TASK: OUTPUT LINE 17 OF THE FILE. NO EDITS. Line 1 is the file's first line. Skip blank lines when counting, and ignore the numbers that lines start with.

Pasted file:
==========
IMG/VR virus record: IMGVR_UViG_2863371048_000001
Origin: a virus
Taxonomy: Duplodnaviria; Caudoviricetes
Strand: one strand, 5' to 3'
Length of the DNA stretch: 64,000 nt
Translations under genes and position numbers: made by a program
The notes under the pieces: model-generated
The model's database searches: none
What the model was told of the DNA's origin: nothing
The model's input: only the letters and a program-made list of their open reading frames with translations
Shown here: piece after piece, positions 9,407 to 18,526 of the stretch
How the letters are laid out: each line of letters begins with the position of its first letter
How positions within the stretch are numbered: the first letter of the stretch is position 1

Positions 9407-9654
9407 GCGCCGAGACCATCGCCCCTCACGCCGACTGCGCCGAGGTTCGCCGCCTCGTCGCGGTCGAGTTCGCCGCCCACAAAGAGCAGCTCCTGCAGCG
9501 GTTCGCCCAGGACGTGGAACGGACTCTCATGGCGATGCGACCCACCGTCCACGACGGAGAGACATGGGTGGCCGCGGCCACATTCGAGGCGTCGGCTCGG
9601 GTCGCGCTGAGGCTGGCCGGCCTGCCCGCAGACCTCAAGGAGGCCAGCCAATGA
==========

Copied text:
9601 GTCGCGCTGAGGCTGGCCGGCCTGCCCGCAGACCTCAAGGAGGCCAGCCAATGA